Your analogy is incorrect. Having solar power on every house is actually equivalent to public transport not the other way around because it is more efficient. Once these systems get sorted (which they might be already, and thus can handle 2 days without sun without needing a generator) there will be no need for power lines and all the losses and inefficiency that distribution of power costs.

It makes perfect sense, but yes it doesn't if everybody has generators as backup. Over here, Australia, that definitely won't happen, we'll just shug our shoulders and survive the couple of days minus power like we would now. I definitely won't suffer minus the internet for 2 days :). Please remember it does not get cold here let alone snow. Thus maybe solar will only be efficient enough in some countries and other solutions will need to be sort for other countries?

BTW: Solar power works on cloudy days as well now.
Pete
 

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I don't know the answer to any of these questions. Will do likely next year.

Well I won't have a back-up generator in my backyard. You know we can actually survive without power for a couple of days. We don't immediately die :). We've had to in the past when storms, or excessive heat, have caused power outages.
Obviously in Australia you have a much better environment for solar but I'm still skeptical that you could rely solely on solar to provide enough electricity on a daily basis without a major investment.

You state that others in the are actually selling back excess energy to the local utility - that means they also draw from the grid when they make enough to meet their demand. As you noted you won't have a back-up generator. Does this mean you'll also be connected to the grid as well? If so, that's cheating! :p ;)
 

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Obviously in Australia you have a much better environment for solar but I'm still skeptical that you could rely solely on solar to provide enough electricity on a daily basis without a major investment.

You state that others in the are actually selling back excess energy to the local utility - that means they also draw from the grid when they make enough to meet their demand. As you noted you won't have a back-up generator. Does this mean you'll also be connected to the grid as well? If so, that's cheating! :p ;)
Not really because the more we generate ourselves the less our coal power stations have too, and thus they can be down sized and we all make less pollution.

That is the goal :) ... but in hindsight I've contradicted my earlier comments about getting rid of power distribution lines :eek:. But I do believe in 20 years there will be lots of houses in Australia that will not need the grid, and I also believe that they will not need generators because it is unlikely that we would not have enough power for periods longer than a couple of days.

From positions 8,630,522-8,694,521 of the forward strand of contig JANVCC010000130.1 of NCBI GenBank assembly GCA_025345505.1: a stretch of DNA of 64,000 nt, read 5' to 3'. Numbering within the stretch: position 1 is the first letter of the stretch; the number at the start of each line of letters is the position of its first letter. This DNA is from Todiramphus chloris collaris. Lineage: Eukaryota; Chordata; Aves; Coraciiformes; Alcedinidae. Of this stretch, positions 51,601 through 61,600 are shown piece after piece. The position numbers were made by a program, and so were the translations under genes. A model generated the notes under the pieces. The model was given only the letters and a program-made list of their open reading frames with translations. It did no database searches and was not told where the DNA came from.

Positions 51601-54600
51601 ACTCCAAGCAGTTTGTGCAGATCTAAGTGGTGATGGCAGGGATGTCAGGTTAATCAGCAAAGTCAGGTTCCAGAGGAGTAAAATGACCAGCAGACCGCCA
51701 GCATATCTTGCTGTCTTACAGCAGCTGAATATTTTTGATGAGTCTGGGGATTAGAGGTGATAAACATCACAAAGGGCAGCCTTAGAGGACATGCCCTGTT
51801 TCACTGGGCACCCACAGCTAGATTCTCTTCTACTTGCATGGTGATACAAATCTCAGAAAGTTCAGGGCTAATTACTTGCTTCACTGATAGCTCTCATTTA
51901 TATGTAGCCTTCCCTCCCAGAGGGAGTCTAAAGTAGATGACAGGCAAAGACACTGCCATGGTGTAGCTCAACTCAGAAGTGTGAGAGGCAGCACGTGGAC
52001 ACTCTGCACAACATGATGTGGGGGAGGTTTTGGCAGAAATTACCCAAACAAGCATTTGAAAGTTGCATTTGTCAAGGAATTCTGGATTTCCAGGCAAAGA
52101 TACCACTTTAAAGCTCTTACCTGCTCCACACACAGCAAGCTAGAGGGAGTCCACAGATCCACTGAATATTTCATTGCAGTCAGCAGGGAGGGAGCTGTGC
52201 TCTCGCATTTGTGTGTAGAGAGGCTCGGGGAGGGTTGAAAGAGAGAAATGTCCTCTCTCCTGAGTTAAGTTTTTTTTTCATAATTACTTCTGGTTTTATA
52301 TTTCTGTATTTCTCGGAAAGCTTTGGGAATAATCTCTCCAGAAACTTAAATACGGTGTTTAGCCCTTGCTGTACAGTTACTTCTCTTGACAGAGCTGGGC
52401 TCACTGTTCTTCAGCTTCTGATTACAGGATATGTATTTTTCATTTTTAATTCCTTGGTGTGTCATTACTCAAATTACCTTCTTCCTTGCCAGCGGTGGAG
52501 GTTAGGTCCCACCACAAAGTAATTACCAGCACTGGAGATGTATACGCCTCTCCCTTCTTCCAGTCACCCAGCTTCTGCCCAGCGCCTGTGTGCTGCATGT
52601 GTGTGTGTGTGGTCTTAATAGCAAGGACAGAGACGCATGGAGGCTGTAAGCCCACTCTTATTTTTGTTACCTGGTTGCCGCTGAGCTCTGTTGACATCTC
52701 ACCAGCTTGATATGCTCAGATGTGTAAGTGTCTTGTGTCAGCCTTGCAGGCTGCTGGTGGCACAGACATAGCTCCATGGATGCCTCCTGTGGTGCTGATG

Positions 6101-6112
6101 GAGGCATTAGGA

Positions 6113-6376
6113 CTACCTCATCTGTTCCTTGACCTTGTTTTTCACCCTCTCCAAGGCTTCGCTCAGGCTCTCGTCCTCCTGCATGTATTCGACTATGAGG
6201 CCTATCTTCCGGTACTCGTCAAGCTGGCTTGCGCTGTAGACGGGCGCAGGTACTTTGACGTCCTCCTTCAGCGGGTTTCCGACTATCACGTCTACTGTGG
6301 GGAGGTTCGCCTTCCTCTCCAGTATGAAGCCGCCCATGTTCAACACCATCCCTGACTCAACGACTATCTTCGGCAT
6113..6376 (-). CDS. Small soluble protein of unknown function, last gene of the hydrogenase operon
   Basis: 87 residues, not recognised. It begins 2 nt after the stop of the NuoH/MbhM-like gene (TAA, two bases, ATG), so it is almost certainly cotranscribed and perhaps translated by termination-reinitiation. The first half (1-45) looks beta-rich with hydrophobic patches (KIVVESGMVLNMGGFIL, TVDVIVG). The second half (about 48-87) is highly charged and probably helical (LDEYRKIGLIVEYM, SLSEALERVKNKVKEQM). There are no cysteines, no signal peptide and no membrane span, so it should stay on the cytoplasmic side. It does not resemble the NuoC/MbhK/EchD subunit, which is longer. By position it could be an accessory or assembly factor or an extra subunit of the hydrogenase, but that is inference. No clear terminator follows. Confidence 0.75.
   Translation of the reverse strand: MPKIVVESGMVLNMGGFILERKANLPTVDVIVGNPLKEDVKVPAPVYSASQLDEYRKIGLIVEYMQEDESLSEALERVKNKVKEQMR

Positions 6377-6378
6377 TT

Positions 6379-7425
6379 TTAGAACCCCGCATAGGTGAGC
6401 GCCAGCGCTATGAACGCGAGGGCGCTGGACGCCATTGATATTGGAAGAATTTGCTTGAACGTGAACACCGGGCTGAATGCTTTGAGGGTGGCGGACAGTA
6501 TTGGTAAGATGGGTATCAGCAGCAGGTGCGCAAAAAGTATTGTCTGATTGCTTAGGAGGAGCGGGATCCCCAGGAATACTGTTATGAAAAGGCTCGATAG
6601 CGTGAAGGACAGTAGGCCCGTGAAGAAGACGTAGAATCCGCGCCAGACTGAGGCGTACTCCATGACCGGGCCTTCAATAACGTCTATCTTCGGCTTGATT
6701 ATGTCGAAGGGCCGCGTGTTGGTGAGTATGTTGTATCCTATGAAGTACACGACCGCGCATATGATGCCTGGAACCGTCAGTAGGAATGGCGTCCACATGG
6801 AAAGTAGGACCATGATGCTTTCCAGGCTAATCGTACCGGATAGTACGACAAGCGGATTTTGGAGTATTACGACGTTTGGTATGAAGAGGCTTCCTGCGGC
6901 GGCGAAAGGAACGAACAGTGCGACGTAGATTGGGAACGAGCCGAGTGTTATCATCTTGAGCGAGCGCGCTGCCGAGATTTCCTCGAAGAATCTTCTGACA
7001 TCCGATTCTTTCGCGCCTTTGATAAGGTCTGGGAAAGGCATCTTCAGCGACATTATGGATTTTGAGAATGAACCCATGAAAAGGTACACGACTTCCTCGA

Pete
 

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The extremely simple solution to this supposed CO2 issue is trees. All we need to do is plant a **** load of trees.

Makes perfect sense to me that we have upset the balance because we keep removing forests to allow for the ever expanding human race ... thus naturally we now have millions and millions less trees than we should have to maintain the right balance.

Basically we can never have too many trees ... so plant up. Countries like mine could plant millions of trees in barren areas. Yes there is irrigation issues, but supporting the over human population of our planet has costs.

Rather be taxed for that, than taxed for carbon.
Pete
 

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I love trees, but they are not going to provide power when fossil fuels get more expensive.

(I am NOT talking about "get more expensive" as in taxed - I am talking about "get more expensive" as in: a non-renewable resource will grow in scarcity as it is used up, in combination with greater demand as population increases.)

So I would rather get taxed for funds to build non-fossil fuel power generation infrastructure.

Does anyone agree? If not, why not?
 

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When gas hits $8 a gallon, we'd better have decent public transportation like the rest of the world!
 

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Hey everybody, I have an idea: why don't we build so dang many nuclear power plants that the only way to use their capacity is to practically give the power away.

Doesn't that sound like a good idea?
So I would rather get taxed for funds to build non-fossil fuel power generation infrastructure.

Does anyone agree? If not, why not?